Imagine printing a 3-D object as easily as a typed document. Lose a button? Print one. Need a new coffee cup? Print one. While the reality of printing any object on demand may lie in the future, the technology necessary to do it has been available for decades. And soil scientists are now taking advantage of its possibilities.
In a paper published online this week in the Soil Science Society of America Journal, a team of researchers headed by Philippe Baveye explored the potential of manufacturing soil science equipment using 3-D printing. They found that the technology, also called "rapid manufacturing" or "stereolithography," has major benefits over traditional manufacturing methods, and they were able to successfully produce intricate pieces. Also, the ability to easily share the designs used by 3-D printers could allow for better replication of experiments and collaboration among soil scientists.
First developed in the 1980s, the process of 3-D printing begins with a computer-generated model [often a Computer Aided Design (CAD) image] that is "sliced" by a program to create very thin layers of the object. The printer then uses an extruder that lays down a material – frequently a thermal plastic – layer by layer, as defined by the computer program, to create the full 3-D object. This method is currently being used to build a variety of items, such as mobile phones, jewelry, and artificial limbs.
Baveye's team used the technology to create parts of a permeameter, a device used to measure the hydraulic conductivity of soils. Traditionally, this type of equipment is made using lathes and drills. However, those techniques are painstaking and time-consuming. Also, traditional methods cannot create intricate designs or incorporate certain features such as non-concentric structures. Moreover, once a product is made, researchers are resistant to making changes even if the piece would work better if modified.
Baveye and his colleagues found that by using a 3-D printer to create their design of the permeameter parts, they were able to avoid several of these problems of traditional equipment manufacturing. Many designs that used to be impossible to make, such as intricate conduits, can now be easily worked into the 3-D printing models. Also, once a piece is designed and even manufactured, changes to the product can be easily made in the computer model and printed anew.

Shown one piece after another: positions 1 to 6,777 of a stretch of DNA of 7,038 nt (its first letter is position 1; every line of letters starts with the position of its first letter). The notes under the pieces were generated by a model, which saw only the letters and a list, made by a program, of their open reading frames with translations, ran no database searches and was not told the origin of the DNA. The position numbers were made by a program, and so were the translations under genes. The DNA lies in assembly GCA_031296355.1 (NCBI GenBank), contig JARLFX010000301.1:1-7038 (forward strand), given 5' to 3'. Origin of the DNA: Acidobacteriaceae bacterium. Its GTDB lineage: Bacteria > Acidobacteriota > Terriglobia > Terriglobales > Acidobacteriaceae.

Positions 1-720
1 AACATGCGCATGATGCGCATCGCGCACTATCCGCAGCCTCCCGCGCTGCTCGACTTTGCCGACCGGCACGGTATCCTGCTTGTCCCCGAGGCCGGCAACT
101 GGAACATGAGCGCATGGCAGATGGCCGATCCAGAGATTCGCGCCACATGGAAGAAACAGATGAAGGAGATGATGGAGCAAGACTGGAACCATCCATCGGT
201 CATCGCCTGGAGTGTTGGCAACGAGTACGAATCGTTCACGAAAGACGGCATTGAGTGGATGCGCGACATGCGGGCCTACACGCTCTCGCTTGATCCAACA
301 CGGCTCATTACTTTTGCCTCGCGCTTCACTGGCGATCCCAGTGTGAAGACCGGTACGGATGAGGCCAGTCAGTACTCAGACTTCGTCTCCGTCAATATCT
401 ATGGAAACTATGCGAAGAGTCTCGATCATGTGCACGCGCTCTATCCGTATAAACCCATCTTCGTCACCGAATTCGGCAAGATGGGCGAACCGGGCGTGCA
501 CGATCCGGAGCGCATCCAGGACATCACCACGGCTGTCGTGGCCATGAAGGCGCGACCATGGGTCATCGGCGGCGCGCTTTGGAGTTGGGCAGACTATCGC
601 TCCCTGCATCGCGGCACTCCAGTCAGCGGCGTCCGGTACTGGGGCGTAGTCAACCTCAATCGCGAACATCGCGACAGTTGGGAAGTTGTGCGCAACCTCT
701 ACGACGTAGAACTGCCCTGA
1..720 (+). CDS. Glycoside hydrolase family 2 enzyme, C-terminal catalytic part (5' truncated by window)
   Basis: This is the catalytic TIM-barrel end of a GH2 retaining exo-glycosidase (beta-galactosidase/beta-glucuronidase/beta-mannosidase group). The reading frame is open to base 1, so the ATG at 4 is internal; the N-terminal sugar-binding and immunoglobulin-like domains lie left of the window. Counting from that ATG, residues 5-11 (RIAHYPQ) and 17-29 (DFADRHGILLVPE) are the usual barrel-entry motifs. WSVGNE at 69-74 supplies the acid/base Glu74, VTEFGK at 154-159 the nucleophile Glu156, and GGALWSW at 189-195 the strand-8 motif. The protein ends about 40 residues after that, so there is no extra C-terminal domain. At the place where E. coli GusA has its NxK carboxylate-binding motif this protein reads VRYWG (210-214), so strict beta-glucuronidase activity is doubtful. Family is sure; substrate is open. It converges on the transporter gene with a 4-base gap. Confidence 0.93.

Says Baveye, "Should anyone want permeameter columns with a narrower or larger diameter, designs can be scaled up or down in seconds, and a new piece can be printed without extra human labor."
By avoiding the painstaking and backbreaking work of traditional methods, 3-D printing has inadvertently leveled the playing field. While in the past few students and researchers were willing to use the drills and lathes, many more now look forward to the opportunity to create and print CAD drawings. This technology has opened doors to aspiring soil scientists that may have otherwise passed on the opportunity to create designs and equipment for their research.
An additional benefit of using 3-D printing, and one that Baveye believes could greatly impact soil science, is the ease with which designs can be shared among researchers. When equipment is made using traditional methods, detailed procedures and even blueprints have to be provided for replication of the experiment. Even then, there are often details that make it difficult for others to produce the same design. 3-D printing eliminates this hurdle.
"CAD files can be easily sent by email to colleagues anywhere in the world," explains Baveye. "That means experiments can be replicated easily, even if they involve complicated pieces of equipment."
While the benefits of 3-D printing are obvious, there are some limitations. The object design must consist of contiguous solid material, and the smallest features must be larger than the minimum resolution of the printer being used. Even with these constraints, however, 3-D printing offers a promising alternative to older manufacturing methods, and Baveye and his colleagues have no doubt that the technology will become a mainstream method.
"We expect that the evolution of 3-D printing will follow that of laser printers," says Baveye. "As the price of 3-D printers continues to fall, we expect that they are going to be more and more widely used in soil science laboratories and in many other disciplines."
The full article is available for no charge for 30 days following the date of this summary. View the abstract at https://dl.sciencesocieties.org/publications/sssaj/abstracts/0/0/sssaj2012.0196n.
Soil Science Society of America Journal, www.soils.org/publications/sssaj, is a peer-reviewed international journal published six times a year by the Soil Science Society of America. Its contents focus on research relating to physics; chemistry; biology and biochemistry; fertility and plant nutrition; genesis, morphology, and classification; water management and conservation; forest, range, and wildland soils; nutrient management and soil and plant analysis; mineralogy; and wetland soils.
The Soil Science Society of America (SSSA) is a progressive, international scientific society that fosters the transfer of knowledge and practices to sustain global soils. Based in Madison, WI, SSSA is the professional home for 6,000+ members dedicated to advancing the field of soil science. It provides information about soils in relation to crop production, environmental quality, ecosystem sustainability, bioremediation, waste management, recycling, and wise land use.
SSSA supports its members by providing quality research-based publications, educational programs, certifications, and science policy initiatives via a Washington, DC, office. Founded in 1936, SSSA proudly celebrated its 75th Anniversary in 2011. For more information, visit www.soils.org or follow @SSSA_soils on Twitter.
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